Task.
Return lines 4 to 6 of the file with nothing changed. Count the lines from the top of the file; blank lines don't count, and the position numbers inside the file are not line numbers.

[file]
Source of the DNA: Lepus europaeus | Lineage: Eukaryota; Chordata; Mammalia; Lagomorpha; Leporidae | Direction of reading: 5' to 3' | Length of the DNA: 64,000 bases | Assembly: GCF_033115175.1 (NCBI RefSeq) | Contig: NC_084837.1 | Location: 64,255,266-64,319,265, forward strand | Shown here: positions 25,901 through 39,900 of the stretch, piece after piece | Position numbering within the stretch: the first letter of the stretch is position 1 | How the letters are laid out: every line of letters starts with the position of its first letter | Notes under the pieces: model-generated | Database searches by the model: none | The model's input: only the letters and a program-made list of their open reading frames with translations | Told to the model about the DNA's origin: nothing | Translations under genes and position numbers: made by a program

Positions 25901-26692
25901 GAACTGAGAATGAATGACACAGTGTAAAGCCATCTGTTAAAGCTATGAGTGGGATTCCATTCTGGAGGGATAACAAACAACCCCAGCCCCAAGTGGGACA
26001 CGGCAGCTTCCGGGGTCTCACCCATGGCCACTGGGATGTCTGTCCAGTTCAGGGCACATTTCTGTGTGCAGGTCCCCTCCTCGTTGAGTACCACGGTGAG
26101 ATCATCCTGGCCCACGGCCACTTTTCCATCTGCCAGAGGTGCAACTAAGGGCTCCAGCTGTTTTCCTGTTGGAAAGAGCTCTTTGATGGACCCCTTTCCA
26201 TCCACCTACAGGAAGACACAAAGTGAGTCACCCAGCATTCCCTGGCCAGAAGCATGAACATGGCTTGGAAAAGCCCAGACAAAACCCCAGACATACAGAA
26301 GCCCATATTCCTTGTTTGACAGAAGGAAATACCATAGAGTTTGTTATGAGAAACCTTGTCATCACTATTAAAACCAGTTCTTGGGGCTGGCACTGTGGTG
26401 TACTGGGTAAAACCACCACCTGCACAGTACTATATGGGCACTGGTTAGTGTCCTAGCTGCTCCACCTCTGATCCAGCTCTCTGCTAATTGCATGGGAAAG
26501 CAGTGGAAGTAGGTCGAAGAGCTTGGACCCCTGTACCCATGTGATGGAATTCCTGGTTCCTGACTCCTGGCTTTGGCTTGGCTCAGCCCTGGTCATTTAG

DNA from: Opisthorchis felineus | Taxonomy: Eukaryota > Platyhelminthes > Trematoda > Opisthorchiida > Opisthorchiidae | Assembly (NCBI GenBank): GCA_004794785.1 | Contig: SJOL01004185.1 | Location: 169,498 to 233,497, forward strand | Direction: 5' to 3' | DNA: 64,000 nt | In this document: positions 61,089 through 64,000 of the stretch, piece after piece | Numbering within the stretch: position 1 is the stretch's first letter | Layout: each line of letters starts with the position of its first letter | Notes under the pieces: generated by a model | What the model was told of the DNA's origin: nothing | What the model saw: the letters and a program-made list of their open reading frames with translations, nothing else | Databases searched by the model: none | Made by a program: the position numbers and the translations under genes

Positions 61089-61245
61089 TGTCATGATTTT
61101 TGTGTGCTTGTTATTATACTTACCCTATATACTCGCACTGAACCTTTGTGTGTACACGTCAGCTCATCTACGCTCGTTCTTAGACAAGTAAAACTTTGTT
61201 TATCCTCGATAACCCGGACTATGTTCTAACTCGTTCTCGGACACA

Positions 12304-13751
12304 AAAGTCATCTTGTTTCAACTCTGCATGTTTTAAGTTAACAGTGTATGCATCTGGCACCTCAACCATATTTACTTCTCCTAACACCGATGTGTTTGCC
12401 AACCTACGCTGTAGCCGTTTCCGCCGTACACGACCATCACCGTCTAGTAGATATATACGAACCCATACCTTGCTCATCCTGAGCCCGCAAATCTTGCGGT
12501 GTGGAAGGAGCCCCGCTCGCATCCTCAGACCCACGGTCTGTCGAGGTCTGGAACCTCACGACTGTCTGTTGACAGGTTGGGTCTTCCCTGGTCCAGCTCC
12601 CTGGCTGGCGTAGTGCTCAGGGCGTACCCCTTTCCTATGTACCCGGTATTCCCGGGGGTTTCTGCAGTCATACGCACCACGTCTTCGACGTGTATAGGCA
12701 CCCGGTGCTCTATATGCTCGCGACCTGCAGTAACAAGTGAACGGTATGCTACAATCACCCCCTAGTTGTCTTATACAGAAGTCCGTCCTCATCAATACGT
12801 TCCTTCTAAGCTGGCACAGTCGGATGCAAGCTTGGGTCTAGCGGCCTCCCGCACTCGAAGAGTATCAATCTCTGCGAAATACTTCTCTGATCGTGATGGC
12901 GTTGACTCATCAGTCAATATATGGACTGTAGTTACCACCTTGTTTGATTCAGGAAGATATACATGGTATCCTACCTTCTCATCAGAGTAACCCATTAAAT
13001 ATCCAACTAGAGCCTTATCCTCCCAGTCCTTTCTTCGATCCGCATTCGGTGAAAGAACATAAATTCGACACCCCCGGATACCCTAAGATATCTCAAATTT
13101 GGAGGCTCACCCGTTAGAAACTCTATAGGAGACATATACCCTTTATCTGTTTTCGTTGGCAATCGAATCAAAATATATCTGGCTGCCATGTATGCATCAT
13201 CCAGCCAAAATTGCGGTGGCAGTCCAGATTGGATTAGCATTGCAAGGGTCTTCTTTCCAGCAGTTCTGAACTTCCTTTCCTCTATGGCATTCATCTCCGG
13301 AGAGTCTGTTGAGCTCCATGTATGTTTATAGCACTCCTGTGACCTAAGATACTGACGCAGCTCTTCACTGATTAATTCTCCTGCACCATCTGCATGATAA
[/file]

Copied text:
26001 CGGCAGCTTCCGGGGTCTCACCCATGGCCACTGGGATGTCTGTCCAGTTCAGGGCACATTTCTGTGTGCAGGTCCCCTCCTCGTTGAGTACCACGGTGAG
26101 ATCATCCTGGCCCACGGCCACTTTTCCATCTGCCAGAGGTGCAACTAAGGGCTCCAGCTGTTTTCCTGTTGGAAAGAGCTCTTTGATGGACCCCTTTCCA
26201 TCCACCTACAGGAAGACACAAAGTGAGTCACCCAGCATTCCCTGGCCAGAAGCATGAACATGGCTTGGAAAAGCCCAGACAAAACCCCAGACATACAGAA